I’m going to assume that from the perspective of the people referenced (who I like) and the progressive element reading science fiction that all SciFi MUST have a social justice element and that it is totally expected.
Found at Mindlovemisery’s Menagerie for Photo Challenge #355
“Screw this shit! I’ve had enough!” Dane roughly yanked the glorified brain cube off of his head and threw it to the ground.
“Mr. Asher, please retrieve your covering and replace it on your head. The amplified voice from somewhere over the dark stone wall behind him reverberated. Dane had always hated the Counselor’s snotty, superior London accent hidden though it was behind a vocal distorter.
“Fuck you!” He looked down for it anyway, but after having marched several feet away from his assigned position, he couldn’t see it. White fog swirled around his knees, and had mired everything.
The figures surrounding him, already dehumanized by the same isolation gear, seemed like ghosts. In fact, even though he could see again, he remained partitioned from the actual world.
Carl Jason had been wandering in the woods for three days when he saw the lights through the trees. He’d gone for a hike away from the camp and became disoriented. He had a knife, so he cut fir branches to cover himself at night so he didn’t freeze as he slept. He knew something about the local plants, so he at least got some small amount of nourishment.
The lights, it was near sunset and he might have missed them in full daylight. As the trees thinned and he stepped out onto a grassy field, he saw it was a complex of buildings, like a business park or something. He hoped there was still someone around. He needed to phone home. His brothers and Dad must have gotten frantic when he didn’t return to their camp.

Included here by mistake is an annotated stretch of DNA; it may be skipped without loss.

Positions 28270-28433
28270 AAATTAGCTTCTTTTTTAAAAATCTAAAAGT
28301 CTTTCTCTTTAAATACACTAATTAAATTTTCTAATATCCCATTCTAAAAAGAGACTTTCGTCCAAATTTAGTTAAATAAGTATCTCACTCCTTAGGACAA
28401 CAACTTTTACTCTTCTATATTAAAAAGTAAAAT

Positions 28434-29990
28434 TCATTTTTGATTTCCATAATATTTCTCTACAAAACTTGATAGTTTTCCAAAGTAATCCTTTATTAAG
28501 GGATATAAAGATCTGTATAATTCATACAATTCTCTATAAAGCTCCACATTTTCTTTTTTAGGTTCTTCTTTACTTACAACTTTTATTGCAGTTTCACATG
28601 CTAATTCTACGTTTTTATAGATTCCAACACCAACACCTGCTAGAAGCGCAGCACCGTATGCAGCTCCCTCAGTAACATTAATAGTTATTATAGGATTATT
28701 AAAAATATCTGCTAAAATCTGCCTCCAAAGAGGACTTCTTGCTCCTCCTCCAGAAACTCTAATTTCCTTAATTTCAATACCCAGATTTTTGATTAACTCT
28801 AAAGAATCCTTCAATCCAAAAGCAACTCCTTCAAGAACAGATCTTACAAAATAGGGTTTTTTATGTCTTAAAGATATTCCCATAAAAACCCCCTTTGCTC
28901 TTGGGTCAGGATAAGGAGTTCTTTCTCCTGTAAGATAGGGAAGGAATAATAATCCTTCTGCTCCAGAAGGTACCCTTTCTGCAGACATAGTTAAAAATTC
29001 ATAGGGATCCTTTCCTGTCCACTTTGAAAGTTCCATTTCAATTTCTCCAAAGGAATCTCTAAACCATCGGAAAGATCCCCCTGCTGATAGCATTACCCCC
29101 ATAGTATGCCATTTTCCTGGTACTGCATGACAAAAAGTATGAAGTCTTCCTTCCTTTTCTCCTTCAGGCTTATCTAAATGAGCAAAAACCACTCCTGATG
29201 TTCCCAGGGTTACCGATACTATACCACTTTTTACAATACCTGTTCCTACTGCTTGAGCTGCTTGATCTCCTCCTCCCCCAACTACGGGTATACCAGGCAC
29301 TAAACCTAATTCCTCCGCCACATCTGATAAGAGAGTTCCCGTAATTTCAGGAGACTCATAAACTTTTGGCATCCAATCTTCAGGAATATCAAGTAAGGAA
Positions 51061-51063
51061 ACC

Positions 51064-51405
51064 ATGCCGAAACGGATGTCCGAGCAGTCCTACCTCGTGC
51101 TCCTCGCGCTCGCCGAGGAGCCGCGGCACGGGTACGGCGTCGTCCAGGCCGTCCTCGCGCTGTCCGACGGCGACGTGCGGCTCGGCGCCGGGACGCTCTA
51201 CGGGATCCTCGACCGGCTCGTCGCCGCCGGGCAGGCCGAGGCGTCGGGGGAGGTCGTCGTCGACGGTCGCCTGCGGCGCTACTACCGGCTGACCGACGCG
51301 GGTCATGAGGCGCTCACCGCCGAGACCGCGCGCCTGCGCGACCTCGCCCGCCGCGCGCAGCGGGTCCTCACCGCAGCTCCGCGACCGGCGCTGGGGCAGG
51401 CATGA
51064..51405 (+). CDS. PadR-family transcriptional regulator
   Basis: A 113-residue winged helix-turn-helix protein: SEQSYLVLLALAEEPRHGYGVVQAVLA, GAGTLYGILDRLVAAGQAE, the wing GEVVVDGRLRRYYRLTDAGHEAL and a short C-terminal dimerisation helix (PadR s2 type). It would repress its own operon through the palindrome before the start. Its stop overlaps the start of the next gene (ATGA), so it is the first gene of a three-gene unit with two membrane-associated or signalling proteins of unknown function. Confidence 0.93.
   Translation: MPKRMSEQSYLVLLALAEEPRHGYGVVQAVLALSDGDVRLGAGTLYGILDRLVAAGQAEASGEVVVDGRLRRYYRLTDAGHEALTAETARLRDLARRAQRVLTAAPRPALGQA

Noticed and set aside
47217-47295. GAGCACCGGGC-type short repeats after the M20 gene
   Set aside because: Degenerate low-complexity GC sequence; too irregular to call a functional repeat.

It was an annual tradition. Carl and his brothers Mike, and Dave, all lived in different parts of the country. The only time they could be sure to reconnect with each other and Dad was during their yearly autumn camping trip.
Carl was stiff and cold. He’d tripped yesterday and collected some scrapes along with a twisted ankle. He could walk on it, but he limped and he was slow.
“Hey!” Carl saw a few people in the distance walking between two buildings. “Hey there! I need help!”
The technicians carefully positioned the electrodes at specific locations of Ronnie’s freshly shaved head. The adhesive paste was cold like the room and she started to shiver.
It wasn’t just the temperature, though. Ronnie was terrified. She struggled against the straps restraining her to the chair.
“Now Ms. Pierson. This will go easier for you if you don’t resist.” Dr. Williams, head of the University’s Department of Diversity Instruction stood directly in front of Ronnie, her arms crossed. “This really is for your own good as well as for the sake of the other students here at Libra U.”
“When I came in here this morning…I thought you said this was going to be a workshop.” In spite of herself, in spite of not wanting to give in to these bastards, Ronnie was close to tears.
“It’s much more efficient to provide the corrective programming digitally, through direct cognitive induction, rather than have you attend a series of classes.” Williams leaned slightly toward Ronnie. “Externally presented materials can be ignored or minimized. When we introduce the correction electrically, it will become a part of you.”
Mind control. Ronnie had heard rumors, but she didn’t believe them…well, not until now.